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© Boardworks Ltd 2003 KS4 Waves: Total Internal Reflection and Communication LEARNING OUTCOMES: Describe what happens to light incident on a perspex/glass-air.

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Presentation on theme: "© Boardworks Ltd 2003 KS4 Waves: Total Internal Reflection and Communication LEARNING OUTCOMES: Describe what happens to light incident on a perspex/glass-air."— Presentation transcript:

1 © Boardworks Ltd 2003 KS4 Waves: Total Internal Reflection and Communication LEARNING OUTCOMES: Describe what happens to light incident on a perspex/glass-air surface both above and below the critical angle of incidence and describe how light is reflected at the inner face of a right-angled prism. Explain how optical fibres are used in endoscopy. Explain how optical fibres allow the rapid transmission of data using digital signals.

2 © Boardworks Ltd 2003 Reflected ray Total Internal Reflection Incident ray Refracted ray Angle i Angle r At what angle of incidence did the ray change from refraction to reflection? It depends upon the material you used.

3 © Boardworks Ltd 2003 Simulation of a ray of light passing through a semi-circular glass block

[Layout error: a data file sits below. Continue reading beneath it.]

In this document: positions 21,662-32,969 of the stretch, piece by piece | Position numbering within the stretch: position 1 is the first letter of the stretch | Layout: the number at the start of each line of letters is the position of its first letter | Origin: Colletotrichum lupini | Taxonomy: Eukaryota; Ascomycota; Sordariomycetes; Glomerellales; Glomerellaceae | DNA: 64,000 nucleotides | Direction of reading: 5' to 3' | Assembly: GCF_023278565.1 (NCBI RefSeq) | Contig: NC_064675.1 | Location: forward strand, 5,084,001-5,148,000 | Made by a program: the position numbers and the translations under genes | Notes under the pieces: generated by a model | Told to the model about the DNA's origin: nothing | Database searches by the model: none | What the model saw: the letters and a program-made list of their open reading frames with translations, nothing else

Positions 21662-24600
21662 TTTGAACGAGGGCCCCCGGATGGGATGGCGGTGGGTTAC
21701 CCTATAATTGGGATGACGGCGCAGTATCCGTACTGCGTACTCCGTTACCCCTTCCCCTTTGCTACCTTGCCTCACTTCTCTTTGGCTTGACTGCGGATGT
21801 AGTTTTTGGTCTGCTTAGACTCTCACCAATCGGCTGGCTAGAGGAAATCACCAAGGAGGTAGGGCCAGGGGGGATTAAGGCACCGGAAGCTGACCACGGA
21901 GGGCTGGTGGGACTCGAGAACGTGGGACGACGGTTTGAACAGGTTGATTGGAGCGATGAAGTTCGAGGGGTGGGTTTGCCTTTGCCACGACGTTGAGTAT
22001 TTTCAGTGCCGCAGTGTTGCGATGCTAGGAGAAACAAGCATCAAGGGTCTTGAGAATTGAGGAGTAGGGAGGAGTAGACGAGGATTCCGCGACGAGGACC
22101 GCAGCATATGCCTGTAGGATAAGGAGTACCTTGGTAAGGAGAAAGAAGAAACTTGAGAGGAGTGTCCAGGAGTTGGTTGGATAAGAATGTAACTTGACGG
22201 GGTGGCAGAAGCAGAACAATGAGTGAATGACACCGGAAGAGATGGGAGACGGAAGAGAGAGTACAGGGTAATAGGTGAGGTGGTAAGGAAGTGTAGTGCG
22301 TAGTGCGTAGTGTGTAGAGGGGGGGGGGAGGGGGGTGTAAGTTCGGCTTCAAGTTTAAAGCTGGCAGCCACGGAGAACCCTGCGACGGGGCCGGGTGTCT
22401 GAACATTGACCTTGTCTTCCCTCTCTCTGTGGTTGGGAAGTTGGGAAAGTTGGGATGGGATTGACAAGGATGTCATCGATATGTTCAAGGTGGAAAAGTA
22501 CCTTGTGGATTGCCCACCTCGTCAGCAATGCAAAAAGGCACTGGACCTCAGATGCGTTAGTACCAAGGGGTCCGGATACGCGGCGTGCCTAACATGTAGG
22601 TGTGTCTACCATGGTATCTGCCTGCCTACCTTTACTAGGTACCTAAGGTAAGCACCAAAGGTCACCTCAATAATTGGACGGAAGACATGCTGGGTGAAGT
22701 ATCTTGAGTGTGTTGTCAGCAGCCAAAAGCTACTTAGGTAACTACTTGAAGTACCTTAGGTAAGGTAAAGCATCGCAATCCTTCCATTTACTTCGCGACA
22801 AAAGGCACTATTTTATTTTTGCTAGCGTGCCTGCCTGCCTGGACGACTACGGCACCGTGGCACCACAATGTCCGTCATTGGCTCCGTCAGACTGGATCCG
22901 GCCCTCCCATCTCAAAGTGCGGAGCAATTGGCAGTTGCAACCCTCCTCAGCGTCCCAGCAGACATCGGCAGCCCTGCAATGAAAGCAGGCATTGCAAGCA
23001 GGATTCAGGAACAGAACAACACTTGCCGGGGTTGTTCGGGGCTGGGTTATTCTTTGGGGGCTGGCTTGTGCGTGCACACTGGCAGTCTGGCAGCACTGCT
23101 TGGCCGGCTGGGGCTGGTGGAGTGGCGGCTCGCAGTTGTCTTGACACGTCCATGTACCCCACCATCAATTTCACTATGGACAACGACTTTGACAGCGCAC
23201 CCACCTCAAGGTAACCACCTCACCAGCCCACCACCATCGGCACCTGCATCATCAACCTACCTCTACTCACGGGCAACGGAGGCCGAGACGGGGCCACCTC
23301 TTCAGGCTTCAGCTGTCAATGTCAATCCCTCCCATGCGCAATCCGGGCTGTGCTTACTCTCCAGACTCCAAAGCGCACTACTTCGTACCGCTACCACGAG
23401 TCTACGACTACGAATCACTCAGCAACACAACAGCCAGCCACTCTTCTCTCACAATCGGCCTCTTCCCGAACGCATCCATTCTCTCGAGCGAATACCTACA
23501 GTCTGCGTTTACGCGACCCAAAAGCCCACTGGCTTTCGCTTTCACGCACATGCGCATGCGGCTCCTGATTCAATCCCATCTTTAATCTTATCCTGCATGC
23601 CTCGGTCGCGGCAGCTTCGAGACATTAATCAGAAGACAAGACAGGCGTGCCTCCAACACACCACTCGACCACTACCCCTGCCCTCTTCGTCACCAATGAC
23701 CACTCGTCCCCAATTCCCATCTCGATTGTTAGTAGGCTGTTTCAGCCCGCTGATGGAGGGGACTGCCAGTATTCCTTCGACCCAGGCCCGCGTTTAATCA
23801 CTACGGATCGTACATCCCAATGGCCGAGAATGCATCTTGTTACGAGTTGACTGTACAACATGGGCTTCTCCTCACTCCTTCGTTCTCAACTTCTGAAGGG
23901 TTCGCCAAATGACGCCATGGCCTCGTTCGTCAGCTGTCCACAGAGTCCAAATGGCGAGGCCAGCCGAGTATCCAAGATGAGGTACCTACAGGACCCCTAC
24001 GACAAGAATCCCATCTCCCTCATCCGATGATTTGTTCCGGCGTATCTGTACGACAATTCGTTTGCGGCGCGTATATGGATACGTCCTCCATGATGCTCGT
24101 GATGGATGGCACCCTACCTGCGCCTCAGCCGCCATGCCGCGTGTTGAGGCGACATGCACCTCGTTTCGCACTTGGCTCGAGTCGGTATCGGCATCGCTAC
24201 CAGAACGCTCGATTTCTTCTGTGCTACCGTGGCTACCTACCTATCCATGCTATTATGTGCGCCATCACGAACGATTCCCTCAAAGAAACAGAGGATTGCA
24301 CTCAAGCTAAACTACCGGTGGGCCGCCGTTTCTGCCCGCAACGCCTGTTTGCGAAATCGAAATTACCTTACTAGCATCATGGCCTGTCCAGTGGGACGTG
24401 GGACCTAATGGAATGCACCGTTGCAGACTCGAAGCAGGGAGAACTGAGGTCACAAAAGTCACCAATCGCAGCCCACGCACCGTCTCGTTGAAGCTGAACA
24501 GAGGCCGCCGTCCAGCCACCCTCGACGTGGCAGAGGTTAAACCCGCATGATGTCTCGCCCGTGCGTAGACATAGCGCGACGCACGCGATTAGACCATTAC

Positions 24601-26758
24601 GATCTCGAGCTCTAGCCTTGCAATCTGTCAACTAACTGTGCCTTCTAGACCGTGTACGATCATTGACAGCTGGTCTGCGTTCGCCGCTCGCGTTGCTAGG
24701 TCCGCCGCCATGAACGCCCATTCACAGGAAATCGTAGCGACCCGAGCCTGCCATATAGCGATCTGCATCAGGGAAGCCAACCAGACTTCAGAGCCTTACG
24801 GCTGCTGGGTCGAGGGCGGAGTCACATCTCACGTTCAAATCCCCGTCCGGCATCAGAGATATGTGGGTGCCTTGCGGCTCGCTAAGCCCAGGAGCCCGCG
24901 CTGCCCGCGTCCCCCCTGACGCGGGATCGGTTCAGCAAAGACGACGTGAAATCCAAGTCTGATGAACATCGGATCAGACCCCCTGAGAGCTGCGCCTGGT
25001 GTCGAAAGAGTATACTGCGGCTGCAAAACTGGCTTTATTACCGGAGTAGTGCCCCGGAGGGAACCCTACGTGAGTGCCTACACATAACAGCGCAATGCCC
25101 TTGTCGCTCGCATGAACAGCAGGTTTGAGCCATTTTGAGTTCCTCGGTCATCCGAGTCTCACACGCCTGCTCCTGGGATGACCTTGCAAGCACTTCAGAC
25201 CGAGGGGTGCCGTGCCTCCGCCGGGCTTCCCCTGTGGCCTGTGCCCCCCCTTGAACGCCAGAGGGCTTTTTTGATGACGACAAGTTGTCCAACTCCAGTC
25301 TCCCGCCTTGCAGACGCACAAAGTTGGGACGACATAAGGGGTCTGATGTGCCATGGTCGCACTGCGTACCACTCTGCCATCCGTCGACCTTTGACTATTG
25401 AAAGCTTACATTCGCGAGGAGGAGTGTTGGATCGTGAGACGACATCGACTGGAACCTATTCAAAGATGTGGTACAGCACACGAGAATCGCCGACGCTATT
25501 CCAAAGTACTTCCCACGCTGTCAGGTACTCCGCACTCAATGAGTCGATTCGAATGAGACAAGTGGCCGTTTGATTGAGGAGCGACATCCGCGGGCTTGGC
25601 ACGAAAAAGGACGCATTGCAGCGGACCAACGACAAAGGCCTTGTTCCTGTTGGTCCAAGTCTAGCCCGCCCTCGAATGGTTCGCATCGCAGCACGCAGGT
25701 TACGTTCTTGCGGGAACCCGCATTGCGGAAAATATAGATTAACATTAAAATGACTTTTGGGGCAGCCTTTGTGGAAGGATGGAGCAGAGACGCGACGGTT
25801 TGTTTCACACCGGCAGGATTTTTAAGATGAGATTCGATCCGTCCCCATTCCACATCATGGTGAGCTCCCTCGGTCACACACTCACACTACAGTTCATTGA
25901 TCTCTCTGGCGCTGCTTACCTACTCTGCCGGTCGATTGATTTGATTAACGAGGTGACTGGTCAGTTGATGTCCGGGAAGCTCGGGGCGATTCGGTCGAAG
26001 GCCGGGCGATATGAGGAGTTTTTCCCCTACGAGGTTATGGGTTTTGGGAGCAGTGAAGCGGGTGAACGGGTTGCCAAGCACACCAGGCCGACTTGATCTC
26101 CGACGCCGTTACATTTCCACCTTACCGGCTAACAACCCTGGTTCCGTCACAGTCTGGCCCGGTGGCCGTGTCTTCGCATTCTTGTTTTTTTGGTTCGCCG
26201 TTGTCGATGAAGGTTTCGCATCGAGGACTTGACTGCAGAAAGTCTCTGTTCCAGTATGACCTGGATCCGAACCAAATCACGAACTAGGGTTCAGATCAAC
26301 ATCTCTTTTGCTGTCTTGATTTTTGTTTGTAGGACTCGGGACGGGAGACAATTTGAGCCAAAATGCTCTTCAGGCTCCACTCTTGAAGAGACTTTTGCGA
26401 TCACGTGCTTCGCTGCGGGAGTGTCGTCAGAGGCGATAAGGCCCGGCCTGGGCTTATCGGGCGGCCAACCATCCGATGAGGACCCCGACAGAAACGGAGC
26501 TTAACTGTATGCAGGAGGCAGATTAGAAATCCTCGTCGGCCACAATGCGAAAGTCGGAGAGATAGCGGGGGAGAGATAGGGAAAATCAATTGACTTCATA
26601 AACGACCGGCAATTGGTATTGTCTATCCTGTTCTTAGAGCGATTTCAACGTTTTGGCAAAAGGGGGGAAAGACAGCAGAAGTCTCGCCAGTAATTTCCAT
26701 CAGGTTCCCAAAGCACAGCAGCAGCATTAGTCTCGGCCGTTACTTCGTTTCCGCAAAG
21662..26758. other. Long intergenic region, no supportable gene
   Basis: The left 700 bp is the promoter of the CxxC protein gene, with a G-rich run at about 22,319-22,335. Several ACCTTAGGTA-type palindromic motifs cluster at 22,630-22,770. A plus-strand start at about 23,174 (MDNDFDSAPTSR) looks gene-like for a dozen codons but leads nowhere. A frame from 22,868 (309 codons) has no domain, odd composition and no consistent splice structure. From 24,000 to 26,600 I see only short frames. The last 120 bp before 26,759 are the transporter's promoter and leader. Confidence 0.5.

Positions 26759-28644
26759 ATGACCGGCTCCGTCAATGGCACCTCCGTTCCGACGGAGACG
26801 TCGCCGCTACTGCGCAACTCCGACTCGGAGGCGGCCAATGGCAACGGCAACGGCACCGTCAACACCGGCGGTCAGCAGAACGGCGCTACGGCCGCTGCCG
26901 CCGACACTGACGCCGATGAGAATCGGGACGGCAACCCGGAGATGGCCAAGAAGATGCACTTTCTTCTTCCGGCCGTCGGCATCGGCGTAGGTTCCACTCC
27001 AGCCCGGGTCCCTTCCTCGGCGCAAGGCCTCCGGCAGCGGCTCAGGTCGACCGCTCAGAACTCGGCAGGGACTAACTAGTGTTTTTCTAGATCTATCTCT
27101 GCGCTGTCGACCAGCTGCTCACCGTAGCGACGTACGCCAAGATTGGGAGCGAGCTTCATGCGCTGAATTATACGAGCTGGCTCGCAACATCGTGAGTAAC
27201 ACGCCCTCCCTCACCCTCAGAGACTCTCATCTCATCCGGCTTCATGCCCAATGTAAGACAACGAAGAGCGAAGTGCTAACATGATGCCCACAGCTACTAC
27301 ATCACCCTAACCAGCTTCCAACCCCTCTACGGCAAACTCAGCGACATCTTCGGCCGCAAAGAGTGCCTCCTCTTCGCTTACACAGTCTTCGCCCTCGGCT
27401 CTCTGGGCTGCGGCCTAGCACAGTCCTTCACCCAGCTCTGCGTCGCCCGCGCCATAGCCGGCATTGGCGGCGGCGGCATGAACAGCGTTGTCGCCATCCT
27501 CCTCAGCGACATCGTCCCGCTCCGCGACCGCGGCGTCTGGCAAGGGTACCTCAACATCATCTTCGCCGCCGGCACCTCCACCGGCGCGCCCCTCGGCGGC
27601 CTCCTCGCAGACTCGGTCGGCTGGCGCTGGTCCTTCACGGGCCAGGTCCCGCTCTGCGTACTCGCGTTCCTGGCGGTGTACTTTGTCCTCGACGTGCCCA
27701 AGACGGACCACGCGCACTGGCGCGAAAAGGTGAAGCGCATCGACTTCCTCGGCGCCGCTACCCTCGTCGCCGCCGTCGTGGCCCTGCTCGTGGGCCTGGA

4 © Boardworks Ltd 2003 Total Internal Reflection This angle is called the critical angle [  c]  i <  c Refraction  i =  c Critical case  i >  c Total Internal Reflection [TIR] Different materials have different critical angles. Diamond has the lowest at 24º which is why it reflects so much light.

5 © Boardworks Ltd 2003 The Critical Angle How does refractive index affect the critical angle? The greater the refractive index the smaller the critical angle. MaterialRefractive index Critical angle Glass Water Diamond 42° 49° 24° Research the missing values below and then make a conclusion…

6 © Boardworks Ltd 2003 Total Internal Reflection Optical fibres, that are used in communication, use total internal reflection. A beam of light enters the optical fibre…. …NOTE how it is refracted as it enters the fibre… …it travels down the fibre through repeated total internal reflections. What are the applications of total internal reflection? You could be asked to draw on the path of the beam in an exam.